You can believe whatever you want. But driving in Knoxville tn, 78f outside on I40 at 70 my 25 mile average was 21 flat. I have checked the computer towing and not and its about spot on usually telling me I am getting worse than I actually am.

EDIT: I want to be abundantly clear. This post was about the 2022 Tundra. I do not advocate that the 2500 is a good truck. Like the other 2 of the big three 3/4's they suck, all of them, I have friends with f250's, f450's, and ram 2500's and 3500's and hall have had numerous issues. Mine had a hose rub on the front drive shaft and spew coolant everywhere (at 4400 miles) because of an engineering defect (they put a cooling hose that heats def in direct path with water coming off the front tire in a slight turn, when hit just right it pushes the rubber pipe to tangle with the front drive shaft). They are stupid expensive to maintain. The only good part is they are capable of legally towing stuff.

Do you really think that if TFLTrucks got 19.9 in the mountains far above sea level, no one can get 21? Thats 5%ish more. Diesels are far more efficient with 1500 3.0l diesels getting in the 30mpg's.
 

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I feel like that's a troll. Tfltrucks got 19.9 in the mountains. We Drive 1,000 Miles in the 2020 Chevy Silverado HD To Find Out If The New 10-Speed Gets Better MPG! (Video) - The Fast Lane Truck
You can believe whatever you want. But driving in Knoxville tn, 78f outside on I40 at 70 my 25 mile average was 21 flat. I have checked the computer towing and not and its about spot on usually telling me I am getting worse than I actually am.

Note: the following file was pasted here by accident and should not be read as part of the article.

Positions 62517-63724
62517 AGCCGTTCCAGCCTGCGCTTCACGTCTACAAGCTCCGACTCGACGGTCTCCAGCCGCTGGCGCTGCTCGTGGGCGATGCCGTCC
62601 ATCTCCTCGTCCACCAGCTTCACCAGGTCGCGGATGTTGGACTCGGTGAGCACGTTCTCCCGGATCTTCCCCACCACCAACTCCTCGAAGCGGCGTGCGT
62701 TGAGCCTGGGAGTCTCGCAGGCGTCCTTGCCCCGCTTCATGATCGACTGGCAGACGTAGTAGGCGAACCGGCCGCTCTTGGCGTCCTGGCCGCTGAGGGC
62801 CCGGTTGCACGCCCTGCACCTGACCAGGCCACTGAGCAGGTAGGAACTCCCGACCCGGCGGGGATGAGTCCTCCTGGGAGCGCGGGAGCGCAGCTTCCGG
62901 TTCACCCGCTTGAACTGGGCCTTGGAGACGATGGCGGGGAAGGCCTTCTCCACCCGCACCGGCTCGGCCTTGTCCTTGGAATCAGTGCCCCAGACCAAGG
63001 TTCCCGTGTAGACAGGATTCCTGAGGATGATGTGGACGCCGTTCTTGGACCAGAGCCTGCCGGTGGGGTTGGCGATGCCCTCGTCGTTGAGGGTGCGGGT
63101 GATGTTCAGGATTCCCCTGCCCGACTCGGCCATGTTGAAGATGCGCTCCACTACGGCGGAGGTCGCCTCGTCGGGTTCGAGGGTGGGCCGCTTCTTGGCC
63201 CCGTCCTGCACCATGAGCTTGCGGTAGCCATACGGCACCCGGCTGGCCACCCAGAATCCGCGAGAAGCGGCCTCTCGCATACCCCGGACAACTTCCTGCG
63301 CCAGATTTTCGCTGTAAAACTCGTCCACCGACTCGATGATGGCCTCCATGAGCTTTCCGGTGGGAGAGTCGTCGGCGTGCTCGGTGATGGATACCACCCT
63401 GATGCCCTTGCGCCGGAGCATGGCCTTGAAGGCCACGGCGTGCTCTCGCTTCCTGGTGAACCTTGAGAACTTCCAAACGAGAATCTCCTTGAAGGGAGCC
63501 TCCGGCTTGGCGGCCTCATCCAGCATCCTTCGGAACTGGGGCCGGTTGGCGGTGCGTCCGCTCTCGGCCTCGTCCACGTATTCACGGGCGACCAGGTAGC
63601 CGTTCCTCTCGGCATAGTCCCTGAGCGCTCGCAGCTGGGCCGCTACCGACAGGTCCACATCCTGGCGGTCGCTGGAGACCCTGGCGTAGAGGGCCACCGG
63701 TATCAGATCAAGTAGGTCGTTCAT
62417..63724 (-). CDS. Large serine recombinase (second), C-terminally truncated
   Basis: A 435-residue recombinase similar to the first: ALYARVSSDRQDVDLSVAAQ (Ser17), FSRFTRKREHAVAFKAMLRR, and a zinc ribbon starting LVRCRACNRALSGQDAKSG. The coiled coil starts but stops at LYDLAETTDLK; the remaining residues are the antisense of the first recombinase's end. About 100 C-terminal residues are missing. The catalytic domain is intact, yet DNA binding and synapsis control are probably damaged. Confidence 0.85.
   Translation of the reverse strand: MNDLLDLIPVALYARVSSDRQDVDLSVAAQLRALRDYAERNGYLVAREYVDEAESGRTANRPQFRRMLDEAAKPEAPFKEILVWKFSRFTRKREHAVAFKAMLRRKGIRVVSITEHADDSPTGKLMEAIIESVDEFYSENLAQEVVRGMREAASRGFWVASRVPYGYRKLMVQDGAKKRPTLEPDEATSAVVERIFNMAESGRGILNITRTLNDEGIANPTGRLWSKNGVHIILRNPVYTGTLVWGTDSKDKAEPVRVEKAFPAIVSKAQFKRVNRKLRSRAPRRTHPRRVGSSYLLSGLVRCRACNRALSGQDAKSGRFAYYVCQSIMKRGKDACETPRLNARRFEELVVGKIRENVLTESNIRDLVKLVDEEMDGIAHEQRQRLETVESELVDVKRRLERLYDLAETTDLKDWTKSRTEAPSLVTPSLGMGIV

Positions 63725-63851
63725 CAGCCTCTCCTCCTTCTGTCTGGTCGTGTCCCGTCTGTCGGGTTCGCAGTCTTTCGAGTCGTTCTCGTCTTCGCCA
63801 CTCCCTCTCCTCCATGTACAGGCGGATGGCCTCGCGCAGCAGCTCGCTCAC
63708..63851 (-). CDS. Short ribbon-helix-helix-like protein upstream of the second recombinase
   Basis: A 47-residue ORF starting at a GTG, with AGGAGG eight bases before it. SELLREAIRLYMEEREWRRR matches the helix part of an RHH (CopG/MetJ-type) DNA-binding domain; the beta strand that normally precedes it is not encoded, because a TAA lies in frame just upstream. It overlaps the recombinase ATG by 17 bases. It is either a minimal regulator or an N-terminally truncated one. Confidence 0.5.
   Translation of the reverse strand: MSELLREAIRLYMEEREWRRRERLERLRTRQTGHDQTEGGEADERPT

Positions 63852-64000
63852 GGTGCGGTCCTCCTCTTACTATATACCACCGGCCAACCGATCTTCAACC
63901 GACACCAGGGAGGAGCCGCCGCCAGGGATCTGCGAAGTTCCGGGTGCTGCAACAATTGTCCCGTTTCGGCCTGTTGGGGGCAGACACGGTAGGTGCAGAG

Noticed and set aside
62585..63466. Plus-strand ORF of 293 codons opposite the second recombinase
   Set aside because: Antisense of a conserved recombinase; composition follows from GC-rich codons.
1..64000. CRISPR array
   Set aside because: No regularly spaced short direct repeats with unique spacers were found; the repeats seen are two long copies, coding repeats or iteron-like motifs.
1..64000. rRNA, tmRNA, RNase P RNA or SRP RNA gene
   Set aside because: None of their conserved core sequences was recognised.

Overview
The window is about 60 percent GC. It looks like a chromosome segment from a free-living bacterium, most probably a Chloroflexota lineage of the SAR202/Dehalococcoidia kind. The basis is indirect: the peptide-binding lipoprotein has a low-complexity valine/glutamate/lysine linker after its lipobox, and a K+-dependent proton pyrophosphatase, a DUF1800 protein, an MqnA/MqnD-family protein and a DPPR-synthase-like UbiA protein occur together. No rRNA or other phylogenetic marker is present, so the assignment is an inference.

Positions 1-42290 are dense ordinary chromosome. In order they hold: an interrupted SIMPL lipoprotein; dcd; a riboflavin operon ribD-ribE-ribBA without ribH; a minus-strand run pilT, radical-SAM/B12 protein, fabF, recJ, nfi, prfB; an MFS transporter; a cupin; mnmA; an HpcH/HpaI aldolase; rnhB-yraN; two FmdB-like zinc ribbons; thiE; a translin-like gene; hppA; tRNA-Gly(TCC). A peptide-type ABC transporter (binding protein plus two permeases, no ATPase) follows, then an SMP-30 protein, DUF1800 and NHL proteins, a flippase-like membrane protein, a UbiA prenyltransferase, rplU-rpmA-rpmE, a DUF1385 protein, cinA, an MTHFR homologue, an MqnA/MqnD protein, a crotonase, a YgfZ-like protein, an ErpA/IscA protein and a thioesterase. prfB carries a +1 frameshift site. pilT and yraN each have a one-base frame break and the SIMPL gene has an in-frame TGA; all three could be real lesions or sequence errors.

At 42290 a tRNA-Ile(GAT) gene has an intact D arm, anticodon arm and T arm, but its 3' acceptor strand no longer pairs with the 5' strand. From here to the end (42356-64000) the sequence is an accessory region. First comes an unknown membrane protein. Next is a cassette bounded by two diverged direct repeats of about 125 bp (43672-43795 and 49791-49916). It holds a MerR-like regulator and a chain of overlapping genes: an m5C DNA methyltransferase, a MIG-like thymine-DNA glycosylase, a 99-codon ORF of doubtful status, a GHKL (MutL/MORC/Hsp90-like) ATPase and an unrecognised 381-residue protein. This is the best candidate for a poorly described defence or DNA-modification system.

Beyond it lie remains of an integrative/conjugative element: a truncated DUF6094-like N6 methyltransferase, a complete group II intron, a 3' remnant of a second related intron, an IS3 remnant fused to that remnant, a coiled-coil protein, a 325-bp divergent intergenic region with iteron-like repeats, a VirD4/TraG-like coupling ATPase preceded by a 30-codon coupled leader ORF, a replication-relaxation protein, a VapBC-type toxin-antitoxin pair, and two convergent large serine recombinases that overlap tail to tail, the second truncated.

EDIT: I want to be abundantly clear. This post was about the 2022 Tundra. I do not advocate that the 2500 is a good truck. Like the other 2 of the big three 3/4's they suck, all of them, I have friends with f250's, f450's, and ram 2500's and 3500's and hall have had numerous issues. Mine had a hose rub on the front drive shaft and spew coolant everywhere (at 4400 miles) because of an engineering defect (they put a cooling hose that heats def in direct path with water coming off the front tire in a slight turn, when hit just right it pushes the rubber pipe to tangle with the front drive shaft). They are stupid expensive to maintain. The only good part is they are capable of legally towing stuff.

Do you really think that if TFLTrucks got 19.9 in the mountains far above sea level, no one can get 21? Thats 5%ish more. Diesels are far more efficient with 1500 3.0l diesels getting in the 30mpg's.
Nope not a troll. I have plenty of friends with diesels and every one of them are getting 17-18 on the highway. Just like ecoboost owners claim they get high numbers. But the reality is they don’t. My tundra on a 2000 mile round trip returned 17.
 

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Nope not a troll. I have plenty of friends with diesels and every one of them are getting 17-18 on the highway. Just like ecoboost owners claim they get high numbers. But the reality is they don’t. My tundra on a 2000 mile round trip returned 17.
You're right, TFL is full of it. Hahahahhaa.
 

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I’m sure you get 30 fully loaded.
AsI thought I said clearly it does not matter how loaded I am.
It is a work truck and always pretty loaded anyway and even towing it only drops a few usually.

I also do events where I load the crap out of it and like I keep saying power and mileage stay about the same.

You seem determined to know what you know even in the face of actual experience suggesting that you might not really know what you think so have fun with that.


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AsI thought I said clearly it does not matter how loaded I am.
It is a work truck and always pretty loaded anyway and even towing it only drops a few usually.

I also do events where I load the crap out of it and like I keep saying power and mileage stay about the same.

You seem determined to know what you know even in the face of actual experience suggesting that you might not really know what you think so have fun with that.


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Well it’s basic physics